As the 1990s came to close and the twenty-first century began, college student retention and graduation rates became an increasingly important issue. Policy makers at the federal, state, and campus level continue to focus on retention and graduation rates even though more remains to be learned about how institutions contribute to college student persistence. Examining the financial context in which institutions operate may help us to understand further how institutions affect student persistence. This study is unique in that it uses resource dependency theory to frame an examination of the influence of the financial context of institutions on student persistence at four-year colleges and universities. This research reveals that, after taking student predictors into account, the percent of an institution's revenue derived from tuition positively influences college student persistence while the percent of an institution's expenditures on administration negatively influences it.
Student Persistence and the Financial Context of Institutions
In an effort to link budget allocations to institutional accountability, a majority of states use graduation or retention rates as one of several indicators of performance for higher education institutions and performance funding or budgeting (Burke & Minassians, 2001). Policy makers at the federal level are considering policy options, associated with the 2003 reauthorization of the Higher Education Act, which include linking institutional eligibility for federal student financial aid programs to institutional graduation rates (Burd, 2003).
While policy makers are making an effort to link public funding to institutional persistence rates, the relative importance of public funds as a source of institutional revenue has actually declined (NCES, 2001). Between 1981 and 2000, state appropriations, as a percent of all funds to degree-granting public higher education institutions, fell from 44.0% to 32.3% (NCES, 2003). Over the same period, the percent of revenue derived from tuition increased from 12.9% to 18.5%, while the percent of revenue derived from federal grants and contracts rose from 8.8% to 9.4% (NCES, 2003). This shift in funding sources for degree-granting public higher education institutions occurred as changes in institutional expenditure patterns took place. Between 1981 and 2000, the percent of total education and general expenditures on instruction fell from 35.1% to 31.5%, while the share of expenditures on administration rose from 8.4% to 9.0% (NCES, 2003).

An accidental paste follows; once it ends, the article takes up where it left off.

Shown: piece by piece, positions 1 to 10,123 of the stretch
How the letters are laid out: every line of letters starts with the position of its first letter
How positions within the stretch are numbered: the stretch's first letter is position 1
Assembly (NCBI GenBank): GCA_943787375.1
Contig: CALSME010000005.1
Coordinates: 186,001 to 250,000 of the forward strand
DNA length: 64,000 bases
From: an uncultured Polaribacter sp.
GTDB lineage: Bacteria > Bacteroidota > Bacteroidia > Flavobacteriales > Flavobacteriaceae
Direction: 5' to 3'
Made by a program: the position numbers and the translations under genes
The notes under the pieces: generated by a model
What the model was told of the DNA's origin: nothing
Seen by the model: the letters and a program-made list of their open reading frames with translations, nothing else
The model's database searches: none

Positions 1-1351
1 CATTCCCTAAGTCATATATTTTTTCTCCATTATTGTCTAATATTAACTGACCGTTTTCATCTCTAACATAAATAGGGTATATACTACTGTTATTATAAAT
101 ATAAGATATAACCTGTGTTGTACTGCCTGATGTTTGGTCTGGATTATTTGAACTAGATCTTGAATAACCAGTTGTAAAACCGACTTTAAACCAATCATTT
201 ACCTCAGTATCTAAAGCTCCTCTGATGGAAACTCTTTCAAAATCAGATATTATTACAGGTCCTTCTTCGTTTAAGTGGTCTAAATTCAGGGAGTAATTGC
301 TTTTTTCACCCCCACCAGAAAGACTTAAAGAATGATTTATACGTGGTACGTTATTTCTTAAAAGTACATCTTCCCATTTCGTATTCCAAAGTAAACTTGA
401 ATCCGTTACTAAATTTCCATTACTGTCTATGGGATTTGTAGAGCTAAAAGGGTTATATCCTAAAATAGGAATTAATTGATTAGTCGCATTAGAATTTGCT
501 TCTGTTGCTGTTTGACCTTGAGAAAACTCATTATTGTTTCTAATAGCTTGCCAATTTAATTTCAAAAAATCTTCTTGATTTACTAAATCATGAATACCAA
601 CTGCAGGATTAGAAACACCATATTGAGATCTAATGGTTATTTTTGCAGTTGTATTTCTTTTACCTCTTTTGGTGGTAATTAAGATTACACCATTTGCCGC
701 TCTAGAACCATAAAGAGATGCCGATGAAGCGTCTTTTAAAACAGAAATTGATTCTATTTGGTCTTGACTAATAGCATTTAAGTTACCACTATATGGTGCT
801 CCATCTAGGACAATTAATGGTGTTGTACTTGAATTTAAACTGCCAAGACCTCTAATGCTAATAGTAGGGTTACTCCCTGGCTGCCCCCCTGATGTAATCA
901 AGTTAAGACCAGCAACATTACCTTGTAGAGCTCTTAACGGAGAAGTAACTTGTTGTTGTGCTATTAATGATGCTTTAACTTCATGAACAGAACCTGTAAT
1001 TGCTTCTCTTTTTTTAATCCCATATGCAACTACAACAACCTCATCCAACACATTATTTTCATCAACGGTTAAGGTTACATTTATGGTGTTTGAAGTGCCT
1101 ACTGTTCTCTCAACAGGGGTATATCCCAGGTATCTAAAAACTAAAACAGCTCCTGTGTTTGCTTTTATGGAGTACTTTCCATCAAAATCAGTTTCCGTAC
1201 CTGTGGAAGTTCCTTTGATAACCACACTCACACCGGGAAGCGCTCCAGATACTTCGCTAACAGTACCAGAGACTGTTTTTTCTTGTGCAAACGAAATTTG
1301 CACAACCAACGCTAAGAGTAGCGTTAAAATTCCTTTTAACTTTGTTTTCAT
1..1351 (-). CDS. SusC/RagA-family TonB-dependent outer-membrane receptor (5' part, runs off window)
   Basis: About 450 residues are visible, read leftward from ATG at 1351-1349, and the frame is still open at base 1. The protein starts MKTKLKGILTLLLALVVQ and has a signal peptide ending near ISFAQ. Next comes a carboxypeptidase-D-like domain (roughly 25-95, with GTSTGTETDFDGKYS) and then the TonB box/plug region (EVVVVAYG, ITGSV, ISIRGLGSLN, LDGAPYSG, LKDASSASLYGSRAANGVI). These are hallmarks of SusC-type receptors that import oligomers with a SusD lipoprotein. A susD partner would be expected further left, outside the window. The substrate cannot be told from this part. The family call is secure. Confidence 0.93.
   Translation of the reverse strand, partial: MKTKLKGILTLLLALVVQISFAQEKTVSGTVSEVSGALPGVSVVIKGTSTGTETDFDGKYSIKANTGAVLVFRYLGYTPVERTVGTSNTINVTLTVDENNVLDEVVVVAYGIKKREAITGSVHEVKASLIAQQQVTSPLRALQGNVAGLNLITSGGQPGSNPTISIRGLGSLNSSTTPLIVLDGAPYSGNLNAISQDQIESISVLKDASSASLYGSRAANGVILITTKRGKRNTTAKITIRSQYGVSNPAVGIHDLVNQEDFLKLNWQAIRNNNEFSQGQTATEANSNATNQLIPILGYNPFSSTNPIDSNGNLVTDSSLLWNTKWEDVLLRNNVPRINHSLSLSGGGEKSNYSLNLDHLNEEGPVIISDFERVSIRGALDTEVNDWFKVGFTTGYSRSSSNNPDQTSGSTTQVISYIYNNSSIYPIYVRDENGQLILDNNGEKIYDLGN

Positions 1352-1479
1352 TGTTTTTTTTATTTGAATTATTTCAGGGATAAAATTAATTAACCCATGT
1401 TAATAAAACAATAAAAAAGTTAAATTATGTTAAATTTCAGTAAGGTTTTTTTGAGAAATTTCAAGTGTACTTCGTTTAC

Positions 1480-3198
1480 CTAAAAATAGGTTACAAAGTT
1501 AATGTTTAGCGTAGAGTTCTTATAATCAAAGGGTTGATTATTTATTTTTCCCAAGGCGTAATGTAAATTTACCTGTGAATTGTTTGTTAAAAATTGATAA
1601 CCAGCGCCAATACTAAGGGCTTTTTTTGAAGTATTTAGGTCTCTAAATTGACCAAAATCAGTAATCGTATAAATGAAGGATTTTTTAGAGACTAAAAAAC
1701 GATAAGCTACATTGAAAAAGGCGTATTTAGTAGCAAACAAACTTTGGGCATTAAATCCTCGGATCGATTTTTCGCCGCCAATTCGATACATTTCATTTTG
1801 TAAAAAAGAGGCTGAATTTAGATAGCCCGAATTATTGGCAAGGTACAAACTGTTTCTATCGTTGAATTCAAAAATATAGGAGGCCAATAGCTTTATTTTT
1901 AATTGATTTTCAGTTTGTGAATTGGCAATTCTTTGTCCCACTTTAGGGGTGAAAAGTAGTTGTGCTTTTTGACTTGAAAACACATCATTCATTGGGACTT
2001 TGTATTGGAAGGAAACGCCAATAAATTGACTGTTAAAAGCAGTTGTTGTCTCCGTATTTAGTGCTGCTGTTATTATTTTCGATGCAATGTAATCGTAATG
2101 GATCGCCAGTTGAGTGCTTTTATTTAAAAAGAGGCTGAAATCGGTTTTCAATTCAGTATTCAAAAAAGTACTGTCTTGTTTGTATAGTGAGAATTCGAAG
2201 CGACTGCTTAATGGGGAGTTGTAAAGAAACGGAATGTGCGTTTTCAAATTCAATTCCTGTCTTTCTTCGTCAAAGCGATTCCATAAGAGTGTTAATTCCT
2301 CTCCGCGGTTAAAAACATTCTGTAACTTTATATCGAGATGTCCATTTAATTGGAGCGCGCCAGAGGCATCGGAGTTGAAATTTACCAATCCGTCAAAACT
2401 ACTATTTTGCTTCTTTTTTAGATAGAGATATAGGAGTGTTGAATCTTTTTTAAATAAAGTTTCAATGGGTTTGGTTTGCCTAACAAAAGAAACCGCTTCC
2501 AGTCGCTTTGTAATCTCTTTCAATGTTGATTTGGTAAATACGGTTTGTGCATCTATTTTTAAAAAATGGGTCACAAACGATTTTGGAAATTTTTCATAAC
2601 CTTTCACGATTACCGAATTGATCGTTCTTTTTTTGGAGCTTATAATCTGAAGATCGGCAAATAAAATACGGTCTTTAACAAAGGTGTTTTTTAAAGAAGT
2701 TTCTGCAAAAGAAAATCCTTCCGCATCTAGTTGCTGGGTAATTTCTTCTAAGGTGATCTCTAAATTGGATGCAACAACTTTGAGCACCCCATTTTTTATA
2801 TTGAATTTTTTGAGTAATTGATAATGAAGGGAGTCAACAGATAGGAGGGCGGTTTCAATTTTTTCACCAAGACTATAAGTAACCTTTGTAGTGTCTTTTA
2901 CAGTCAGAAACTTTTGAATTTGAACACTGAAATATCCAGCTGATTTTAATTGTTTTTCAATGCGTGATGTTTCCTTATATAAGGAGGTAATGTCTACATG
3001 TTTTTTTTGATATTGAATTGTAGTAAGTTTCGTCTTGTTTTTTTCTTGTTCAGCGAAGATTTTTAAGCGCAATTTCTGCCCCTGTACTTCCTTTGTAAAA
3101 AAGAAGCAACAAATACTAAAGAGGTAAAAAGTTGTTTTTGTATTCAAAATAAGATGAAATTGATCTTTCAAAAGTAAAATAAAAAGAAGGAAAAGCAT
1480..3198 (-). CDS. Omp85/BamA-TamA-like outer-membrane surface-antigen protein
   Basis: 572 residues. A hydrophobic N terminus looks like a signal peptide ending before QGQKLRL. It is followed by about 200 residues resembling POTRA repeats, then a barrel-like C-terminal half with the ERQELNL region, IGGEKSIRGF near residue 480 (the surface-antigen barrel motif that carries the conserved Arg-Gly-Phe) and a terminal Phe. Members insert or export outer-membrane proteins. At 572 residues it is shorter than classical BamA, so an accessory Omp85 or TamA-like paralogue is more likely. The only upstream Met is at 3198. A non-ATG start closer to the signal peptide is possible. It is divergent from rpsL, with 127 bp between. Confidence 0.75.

Some researchers (e.g., Leslie & Slaughter, 1997) observed that colleges and universities have taken more market-based approaches to increasing their share of revenues from such sources as tuition and competitive grants and contracts, while others (e.g., Francis & Hampton, 1999) showed that research universities have also adjusted their internal allocation of financial resources in response to the relative decline in the importance of public funds as a source of revenues. According to an American Council on Education (ACE) survey (Anderson, 1985), as state appropriations decline and higher education institutions become more dependent on tuition as a source of revenue, colleges and universities tend to increasingly focus on retaining students. Turner (in press) contends there is a need to understand how the financial environment of colleges and universities influence student persistence.
Although past research (e.g., Cabrera, Nora, & Casteneda, 1992; Paulsen & St. John, 2002; Perna, 1998) has addressed the relationship between student-level financial variables and student persistence, the influence of the financial context of institutions on persistence has not been systematically explored. Most of the research that addresses the role of finances in persistence, using either single-institution (e.g., Cabrera, Nora, & Casteneda, 1992) or multi-institution data (e. …